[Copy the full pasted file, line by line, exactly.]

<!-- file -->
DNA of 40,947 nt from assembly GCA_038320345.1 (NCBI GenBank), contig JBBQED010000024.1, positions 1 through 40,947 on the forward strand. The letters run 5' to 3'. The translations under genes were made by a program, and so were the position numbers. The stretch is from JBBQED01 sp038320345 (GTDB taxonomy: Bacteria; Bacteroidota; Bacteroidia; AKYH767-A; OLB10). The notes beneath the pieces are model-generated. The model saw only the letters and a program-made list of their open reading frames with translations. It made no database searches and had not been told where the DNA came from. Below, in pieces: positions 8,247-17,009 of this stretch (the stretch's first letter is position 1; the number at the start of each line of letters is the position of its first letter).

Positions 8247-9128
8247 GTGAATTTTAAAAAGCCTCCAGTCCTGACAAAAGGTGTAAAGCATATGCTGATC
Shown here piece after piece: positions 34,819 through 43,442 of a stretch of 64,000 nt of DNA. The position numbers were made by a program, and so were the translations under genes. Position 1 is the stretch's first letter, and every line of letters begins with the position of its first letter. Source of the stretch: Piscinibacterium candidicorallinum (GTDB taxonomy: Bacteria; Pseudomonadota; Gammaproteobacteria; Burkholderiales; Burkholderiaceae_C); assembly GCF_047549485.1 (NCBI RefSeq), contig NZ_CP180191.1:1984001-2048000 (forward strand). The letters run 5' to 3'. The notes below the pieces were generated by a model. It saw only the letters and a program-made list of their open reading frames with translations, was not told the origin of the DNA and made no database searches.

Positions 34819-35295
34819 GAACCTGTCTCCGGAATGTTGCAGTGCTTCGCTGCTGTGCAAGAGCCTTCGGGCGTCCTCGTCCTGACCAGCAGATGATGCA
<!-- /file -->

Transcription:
DNA of 40,947 nt from assembly GCA_038320345.1 (NCBI GenBank), contig JBBQED010000024.1, positions 1 through 40,947 on the forward strand. The letters run 5' to 3'. The translations under genes were made by a program, and so were the position numbers. The stretch is from JBBQED01 sp038320345 (GTDB taxonomy: Bacteria; Bacteroidota; Bacteroidia; AKYH767-A; OLB10). The notes beneath the pieces are model-generated. The model saw only the letters and a program-made list of their open reading frames with translations. It made no database searches and had not been told where the DNA came from. Below, in pieces: positions 8,247-17,009 of this stretch (the stretch's first letter is position 1; the number at the start of each line of letters is the position of its first letter).

Positions 8247-9128
8247 GTGAATTTTAAAAAGCCTCCAGTCCTGACAAAAGGTGTAAAGCATATGCTGATC
Shown here piece after piece: positions 34,819 through 43,442 of a stretch of 64,000 nt of DNA. The position numbers were made by a program, and so were the translations under genes. Position 1 is the stretch's first letter, and every line of letters begins with the position of its first letter. Source of the stretch: Piscinibacterium candidicorallinum (GTDB taxonomy: Bacteria; Pseudomonadota; Gammaproteobacteria; Burkholderiales; Burkholderiaceae_C); assembly GCF_047549485.1 (NCBI RefSeq), contig NZ_CP180191.1:1984001-2048000 (forward strand). The letters run 5' to 3'. The notes below the pieces were generated by a model. It saw only the letters and a program-made list of their open reading frames with translations, was not told the origin of the DNA and made no database searches.

Positions 34819-35295
34819 GAACCTGTCTCCGGAATGTTGCAGTGCTTCGCTGCTGTGCAAGAGCCTTCGGGCGTCCTCGTCCTGACCAGCAGATGATGCA